Chicago Tribune Notes

  • Experiences of the Novelist of the Commodore.

Crane, working for the Bacheller-Johnson newspaper syndicate, sailed for Cuba to work as a war correspondent during the years preceding the Spanish-American war.

  • Commodore

Stephen Crane’s own story describes the sinking of the SS Commodore, a ship bound for Cuba from Jackonsville, Florida. The steamship, outfitted with a crew of 28 and munitions, sailed for Cuba with the intention of providing support for the rebels during the Cuban War of Independence.

  • …writes the story of the wreck and his narrow escape to the New York Press.

This opening paragraph is the first of many editorial interventions. The Chicago Tribune differs markedly from those versions published by other print houses. Of the four editions, the Tribune goes the farthest with its omissions and emendations – the Tribune keeps a mere 35% of the original text. In the following paragraphs, take note of how often and substantially the Tribune strays from Crane’s solid copy as published by the Press, and how the tone changes in light of these editorial choices.

  • On the decks of the Commodore there were exchanges of farewells in two languages.

Here is the first of several glaring omissions on the part of the Tribune. Preceding these words, the New York Press published an additional paragraph detailing the contents and condition of the Commodore. Compare this jump cut to the longwinded word painting in other versions. Is the Tribune, with its strict attention to fact and omission of detail, more ‘journalistic’ per se?

  • …we did considerable reflecting.

This is perhaps one of the largest omissions in the text, amounting to nearly 400 words on the details of the Boutwell. Notice the language omitted here: details of the ship’s gleaming exterior, the dialogue between two captains, and sensory phrases that change the pacing and substance of the text. How do these changes and the resulting styles change the story overall? How does concision impact the reader?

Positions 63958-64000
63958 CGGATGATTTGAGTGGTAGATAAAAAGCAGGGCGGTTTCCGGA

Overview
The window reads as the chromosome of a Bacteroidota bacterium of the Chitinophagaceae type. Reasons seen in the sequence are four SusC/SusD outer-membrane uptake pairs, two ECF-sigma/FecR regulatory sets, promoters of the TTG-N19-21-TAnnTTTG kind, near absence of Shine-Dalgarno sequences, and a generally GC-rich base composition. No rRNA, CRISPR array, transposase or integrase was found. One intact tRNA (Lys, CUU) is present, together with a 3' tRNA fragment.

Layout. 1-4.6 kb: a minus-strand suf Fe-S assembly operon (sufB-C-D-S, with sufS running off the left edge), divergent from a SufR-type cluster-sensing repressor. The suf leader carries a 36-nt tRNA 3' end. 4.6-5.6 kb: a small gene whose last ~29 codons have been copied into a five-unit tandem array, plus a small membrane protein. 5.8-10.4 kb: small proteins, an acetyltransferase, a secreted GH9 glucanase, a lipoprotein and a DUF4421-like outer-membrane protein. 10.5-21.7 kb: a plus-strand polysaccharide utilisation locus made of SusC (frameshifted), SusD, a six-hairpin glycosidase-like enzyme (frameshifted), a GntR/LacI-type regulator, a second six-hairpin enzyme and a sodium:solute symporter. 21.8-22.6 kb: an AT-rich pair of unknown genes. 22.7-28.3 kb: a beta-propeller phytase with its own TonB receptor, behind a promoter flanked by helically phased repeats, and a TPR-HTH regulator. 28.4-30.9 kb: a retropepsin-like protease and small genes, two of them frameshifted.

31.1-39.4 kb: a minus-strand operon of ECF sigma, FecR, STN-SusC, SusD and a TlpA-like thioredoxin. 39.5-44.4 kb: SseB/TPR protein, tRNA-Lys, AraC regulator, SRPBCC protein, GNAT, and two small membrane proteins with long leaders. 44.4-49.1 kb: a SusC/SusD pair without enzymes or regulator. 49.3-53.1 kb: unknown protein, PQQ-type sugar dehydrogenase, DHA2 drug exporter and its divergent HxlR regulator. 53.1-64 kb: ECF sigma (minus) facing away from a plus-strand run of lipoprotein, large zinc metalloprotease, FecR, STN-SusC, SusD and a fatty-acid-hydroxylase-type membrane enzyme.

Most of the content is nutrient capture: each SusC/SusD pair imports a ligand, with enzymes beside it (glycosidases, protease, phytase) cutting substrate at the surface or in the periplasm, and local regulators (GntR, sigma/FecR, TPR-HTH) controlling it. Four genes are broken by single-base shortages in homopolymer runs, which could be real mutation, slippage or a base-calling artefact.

• To The Lifeboats.

This section title was added by the Chicago Tribune.

  • Leeward

On or toward the side sheltered from the wind; downwind.

  • Davit

A small crane on board a ship, especially one of a pair for suspending or lowering a lifeboat.

  • Then

Appears as “them” in the New York Press.

  • “Shove Off.”

Section title added by Chicago Tribune.

  • Dingy

Modern spelling.

  • Left to Their Fate.

This section is a combination of the sections titled Mate’s Mad Plunge and Tried to Tow the Rafts from the New York Press.

  • But we tried it

In the New York Press Edition this sentence goes on to read, “and would have continued to try it indefinitely, but that some-thing critical came to pass.”

  • Note

This section, in New York Press, contains a description of a “crazed negro” who pulled on the line of the boat.

  • engineer

In the New York Press edition includes: “and all this time, mind you, there were no shrieks, no groans, but silence, silence, and silence ” after this.

  • lurched

Is originally the shorter word “turned” in New York Press.

  • swung

“afar” is inserted after “swung” in the New York Press.

  • by

New York Press includes “this frightful maw of” after this word.

  • ocean

Before this comes a description of the men on the dingy and a naming of the location they were headed too, Mosquito Inlet.

  • with clearness

Crane’s description as reported in the NYP was: amid the wildness of the breakers as clearly as if he had been on the quarter deck of a battleship.

  • He stripped off his clothes

Description from New York Press: as he ran the air was filled with clothes.

  • leaped into the water, and brought Mr. Crane ashore.

Crane was not the first man Kitchell removed from the water, first he retrieved the cook, then he went to the captain who sent him to Crane instead.

  • was lying clear of the water, dead.

Crane’s actually description was a little less blunt: “Billy Higgins, lying with his forehead on sand that was clear of the water, and he was dead. “